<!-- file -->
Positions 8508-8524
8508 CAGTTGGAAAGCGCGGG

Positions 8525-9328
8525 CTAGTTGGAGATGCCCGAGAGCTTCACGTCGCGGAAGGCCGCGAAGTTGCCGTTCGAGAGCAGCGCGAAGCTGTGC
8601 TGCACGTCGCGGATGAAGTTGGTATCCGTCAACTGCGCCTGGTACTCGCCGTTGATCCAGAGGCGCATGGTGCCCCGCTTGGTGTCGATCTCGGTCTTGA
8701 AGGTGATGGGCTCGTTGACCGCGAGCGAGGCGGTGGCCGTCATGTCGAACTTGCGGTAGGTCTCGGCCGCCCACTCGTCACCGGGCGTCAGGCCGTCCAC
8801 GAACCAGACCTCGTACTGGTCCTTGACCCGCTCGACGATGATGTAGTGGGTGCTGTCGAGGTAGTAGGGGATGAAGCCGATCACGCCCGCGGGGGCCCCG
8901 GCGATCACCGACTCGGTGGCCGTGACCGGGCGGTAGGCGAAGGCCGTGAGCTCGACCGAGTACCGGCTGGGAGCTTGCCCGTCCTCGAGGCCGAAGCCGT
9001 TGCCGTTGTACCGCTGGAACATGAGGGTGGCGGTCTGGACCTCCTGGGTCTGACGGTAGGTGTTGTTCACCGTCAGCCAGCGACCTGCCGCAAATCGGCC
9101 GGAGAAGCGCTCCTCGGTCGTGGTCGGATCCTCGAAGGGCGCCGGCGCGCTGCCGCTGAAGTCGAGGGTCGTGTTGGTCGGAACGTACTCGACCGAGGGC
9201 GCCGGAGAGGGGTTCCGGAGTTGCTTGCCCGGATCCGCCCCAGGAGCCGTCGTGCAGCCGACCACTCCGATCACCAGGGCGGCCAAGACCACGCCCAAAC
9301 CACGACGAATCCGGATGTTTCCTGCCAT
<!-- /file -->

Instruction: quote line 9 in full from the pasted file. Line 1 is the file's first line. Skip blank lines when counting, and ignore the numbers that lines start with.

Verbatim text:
9001 TGCCGTTGTACCGCTGGAACATGAGGGTGGCGGTCTGGACCTCCTGGGTCTGACGGTAGGTGTTGTTCACCGTCAGCCAGCGACCTGCCGCAAATCGGCC